The waters of Vancouver Island are prolific with whale species. Due to its population of resident killer whales, it’s considered one of the best places to whale watch along the west coast. May to October is peak whale watching season.
The top tour company, Prince of Whales, offers year-round tours and guarantees sightings. Most travelers come to see the orcas, but humpbacks, minke, and gray whales are spotted too.
Tours leave from the harbor on the waterfront, so you won’t need transportation to get to your touring vessel.
8. Watch Horse Carriages
A horse carriage ride has become an iconic attraction in Victoria.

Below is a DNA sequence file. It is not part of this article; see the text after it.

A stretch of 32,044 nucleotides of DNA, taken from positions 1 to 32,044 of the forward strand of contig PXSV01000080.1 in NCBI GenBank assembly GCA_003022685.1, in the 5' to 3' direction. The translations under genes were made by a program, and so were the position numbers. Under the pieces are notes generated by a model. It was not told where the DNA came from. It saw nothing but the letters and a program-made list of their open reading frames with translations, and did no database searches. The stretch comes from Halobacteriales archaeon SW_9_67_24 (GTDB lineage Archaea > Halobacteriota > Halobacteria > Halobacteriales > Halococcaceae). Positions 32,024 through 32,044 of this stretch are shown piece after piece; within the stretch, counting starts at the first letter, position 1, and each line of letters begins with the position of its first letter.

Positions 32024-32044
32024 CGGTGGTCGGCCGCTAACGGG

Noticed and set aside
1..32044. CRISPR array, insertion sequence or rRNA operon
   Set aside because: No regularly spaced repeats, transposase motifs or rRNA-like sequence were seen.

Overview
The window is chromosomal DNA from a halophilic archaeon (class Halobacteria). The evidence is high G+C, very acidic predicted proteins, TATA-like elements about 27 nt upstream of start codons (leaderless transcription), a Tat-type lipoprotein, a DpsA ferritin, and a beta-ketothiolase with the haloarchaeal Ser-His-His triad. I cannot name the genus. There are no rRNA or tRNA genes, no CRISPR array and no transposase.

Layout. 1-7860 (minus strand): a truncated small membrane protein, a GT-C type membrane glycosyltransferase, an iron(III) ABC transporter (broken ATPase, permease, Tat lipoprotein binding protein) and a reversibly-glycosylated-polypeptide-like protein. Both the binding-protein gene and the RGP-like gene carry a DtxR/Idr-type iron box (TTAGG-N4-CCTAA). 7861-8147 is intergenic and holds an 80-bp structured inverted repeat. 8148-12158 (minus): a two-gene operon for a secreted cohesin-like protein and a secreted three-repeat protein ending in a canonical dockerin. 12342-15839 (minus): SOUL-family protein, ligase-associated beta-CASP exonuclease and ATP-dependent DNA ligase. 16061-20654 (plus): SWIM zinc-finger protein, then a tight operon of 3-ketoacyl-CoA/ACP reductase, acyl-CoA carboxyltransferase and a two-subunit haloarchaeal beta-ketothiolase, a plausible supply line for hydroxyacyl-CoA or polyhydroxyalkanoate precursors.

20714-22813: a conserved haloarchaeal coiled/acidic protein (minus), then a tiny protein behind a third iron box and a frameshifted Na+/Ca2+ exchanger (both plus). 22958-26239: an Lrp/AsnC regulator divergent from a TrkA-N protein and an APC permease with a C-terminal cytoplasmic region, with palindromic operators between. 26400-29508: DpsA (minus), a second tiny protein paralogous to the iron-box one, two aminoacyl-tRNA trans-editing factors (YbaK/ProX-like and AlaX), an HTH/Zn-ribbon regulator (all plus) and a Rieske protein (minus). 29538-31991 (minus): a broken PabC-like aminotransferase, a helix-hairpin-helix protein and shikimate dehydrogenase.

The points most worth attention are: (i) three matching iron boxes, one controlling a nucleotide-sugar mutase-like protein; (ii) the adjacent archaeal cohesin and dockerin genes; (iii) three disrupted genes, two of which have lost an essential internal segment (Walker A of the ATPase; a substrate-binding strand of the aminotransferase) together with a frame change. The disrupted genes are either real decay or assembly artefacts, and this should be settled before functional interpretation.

Victoria Carriage Tours and Tally-Ho Carriage Tours provide service around the harbor, for visitors to see the capital in an open-air carriage pulled by a retired draft horse. Carriages can seat up to six, and excursions start at 15 minutes and up to 90 minutes.
Both companies use Belgians, Clydesdales, Suffolk Punches, and Shires to pull their carriages. They choose these horses for their gentle demeanor, trust in people, and friendliness.
9. See The Sights On A Hop-on Hop-off Bus
Hop-on hop-off buses are used in many cities and provide an easy way to see the sites. They are beneficial for the mobility challenged.
You’ll enjoy the ride on a double-decker open-top bus in Victoria. It takes the bus 90 minutes to complete the city loop.
With the freedom to create your own schedule, you can get off the bus at each stop and explore the area before boarding again. The first stop is outside the iconic Fairmont Empress Hotel, known for its luxury accommodations and delicious afternoon tea.